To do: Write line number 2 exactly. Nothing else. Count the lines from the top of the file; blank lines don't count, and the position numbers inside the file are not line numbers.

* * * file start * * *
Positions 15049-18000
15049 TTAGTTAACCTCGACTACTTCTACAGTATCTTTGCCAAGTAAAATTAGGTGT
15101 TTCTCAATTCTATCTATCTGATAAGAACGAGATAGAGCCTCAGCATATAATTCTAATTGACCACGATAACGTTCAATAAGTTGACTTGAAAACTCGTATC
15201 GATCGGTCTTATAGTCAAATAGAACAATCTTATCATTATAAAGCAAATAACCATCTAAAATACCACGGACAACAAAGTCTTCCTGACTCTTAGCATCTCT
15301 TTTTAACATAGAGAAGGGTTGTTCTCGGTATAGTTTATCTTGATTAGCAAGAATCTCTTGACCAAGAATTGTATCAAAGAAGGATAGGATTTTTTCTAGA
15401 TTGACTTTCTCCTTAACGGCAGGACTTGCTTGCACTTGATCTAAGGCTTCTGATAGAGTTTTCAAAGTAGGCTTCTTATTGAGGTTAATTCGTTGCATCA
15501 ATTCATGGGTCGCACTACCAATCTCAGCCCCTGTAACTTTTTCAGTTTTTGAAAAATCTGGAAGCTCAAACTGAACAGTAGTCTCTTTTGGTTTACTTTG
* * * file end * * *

15049 TTAGTTAACCTCGACTACTTCTACAGTATCTTTGCCAAGTAAAATTAGGTGT